To many, prefab has long been associated with one of two things: either the last twenty years of prefabrication experiments with gorgeously modern, single-family custom homes, or the not-so-beautiful manufactured-housing industry, a historically stigma-plagued solution to housing shortages the world over.
While the high-volume production sector effectively reduces cost and speed to market of building homes, the failure of prefab, single-family custom homes to achieve similar results illustrates a clear and persistent fact – that factories are rarely an efficient tool for custom anything.
The building industry has begun to awaken to the game-changing benefits of high-volume modular solutions. Early successes show what is possible when one applies the right tool for the right job – namely, factory manufacturing for repetitive products. Below are a couple of thoughts about factory economics that we hope will lend insight into which project types are ideal candidates for manufacturing. A sort of “sniff test,” if you will, for evaluating whether a project wants to be modular:
Upfront investment and amortization: Depending on the materiality of a product the fabrication method, setting up a factory is extremely expensive. Given the high costs of tooling machines such as fabrication molds and training personnel for the production line, a factory’s economic viability depends on the ability to amortize costs by producing identical units in high volume.
This is why we can’t go to Herman Miller and ask for a chair shaped differently from the one in the catalog, without expecting the price to go through the roof.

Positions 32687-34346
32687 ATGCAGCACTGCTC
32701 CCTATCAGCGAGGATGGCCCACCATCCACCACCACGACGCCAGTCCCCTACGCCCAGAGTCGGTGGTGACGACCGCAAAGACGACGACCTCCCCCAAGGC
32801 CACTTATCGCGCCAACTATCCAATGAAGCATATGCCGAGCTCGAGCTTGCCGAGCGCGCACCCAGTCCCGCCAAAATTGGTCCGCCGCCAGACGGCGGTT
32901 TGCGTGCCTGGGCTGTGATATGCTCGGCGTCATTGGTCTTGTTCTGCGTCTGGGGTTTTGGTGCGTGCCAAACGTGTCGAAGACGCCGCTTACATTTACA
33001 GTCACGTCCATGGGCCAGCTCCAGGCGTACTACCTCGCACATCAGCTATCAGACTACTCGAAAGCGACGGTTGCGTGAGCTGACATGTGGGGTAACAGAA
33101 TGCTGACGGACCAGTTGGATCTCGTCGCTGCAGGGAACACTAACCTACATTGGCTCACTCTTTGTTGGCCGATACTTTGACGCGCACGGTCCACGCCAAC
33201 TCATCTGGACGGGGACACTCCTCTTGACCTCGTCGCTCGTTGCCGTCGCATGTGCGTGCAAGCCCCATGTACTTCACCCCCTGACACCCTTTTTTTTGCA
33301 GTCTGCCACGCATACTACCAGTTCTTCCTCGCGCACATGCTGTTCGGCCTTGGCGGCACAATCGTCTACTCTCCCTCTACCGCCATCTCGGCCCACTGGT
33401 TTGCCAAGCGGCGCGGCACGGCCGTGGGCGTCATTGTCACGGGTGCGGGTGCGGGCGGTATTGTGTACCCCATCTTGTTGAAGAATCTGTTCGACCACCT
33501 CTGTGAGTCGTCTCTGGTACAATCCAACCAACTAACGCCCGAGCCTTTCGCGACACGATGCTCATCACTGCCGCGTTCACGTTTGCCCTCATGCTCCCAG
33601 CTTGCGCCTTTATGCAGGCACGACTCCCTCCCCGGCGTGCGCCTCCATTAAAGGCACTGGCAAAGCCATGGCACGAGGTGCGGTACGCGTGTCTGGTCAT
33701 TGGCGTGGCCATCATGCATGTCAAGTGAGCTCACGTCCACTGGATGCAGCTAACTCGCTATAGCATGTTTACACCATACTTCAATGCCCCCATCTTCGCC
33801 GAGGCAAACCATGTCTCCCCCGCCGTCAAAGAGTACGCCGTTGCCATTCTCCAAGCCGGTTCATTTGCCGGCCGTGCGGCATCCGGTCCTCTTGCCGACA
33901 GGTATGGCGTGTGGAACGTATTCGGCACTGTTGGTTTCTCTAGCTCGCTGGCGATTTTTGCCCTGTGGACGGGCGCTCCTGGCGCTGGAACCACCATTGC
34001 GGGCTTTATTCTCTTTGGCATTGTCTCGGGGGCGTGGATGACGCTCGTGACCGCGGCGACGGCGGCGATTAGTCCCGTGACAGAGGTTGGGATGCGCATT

The same rule holds true for most factory-produced goods, to a lesser or greater degree, depending on the cost of setup.
Throughput is everything: A factory is a huge capital expenditure with a high financial burn rate. To maintain profitability, factory managers must ensure that the line keeps moving and producing the highest possible quantity of goods per hour or per day. Bottlenecks are the enemy. This has implications for everything from design schedules to financing. Steve Orchard, former CIO of RAD Urban, a modular manufacturer in the San Francisco Bay Area, articulates the challenges that a traditional lending model poses to a factory: “Money is a key input to all construction. But the real estate industry is transaction oriented and not accustomed to lean manufacturing processes. The conventional construction supply chain has adapted to slow and choppy funding; it is mostly big domestic companies that can handle a slow and clumsy inflow of money. It moves like an old diesel tractor. Manufacturing, by contrast, is a carefully orchestrated, finely tuned, just-in-time machine. It moves more like a turbo sports car, but only if all the inputs are properly fed. The supply chain is global and entrepreneurial and less flexible on payment terms. If money does not flow into the manufacturing system consistently and as demanded, the machine breaks down quickly. Moreover, the cost of interrupting the manufacturing process is high. The real estate finance industry needs to start structuring finance tools to optimize and serve manufacturing rather than transactions.”
On the whole, if modular is your chosen
tool and you want to be successful – then think like a factory. This
paradigm shift will begin to adjust your perspective on everything from the
design schedule to equity requirements and loan guarantees. It will inform your
number of unit types
, and will give new meaning to logistics , and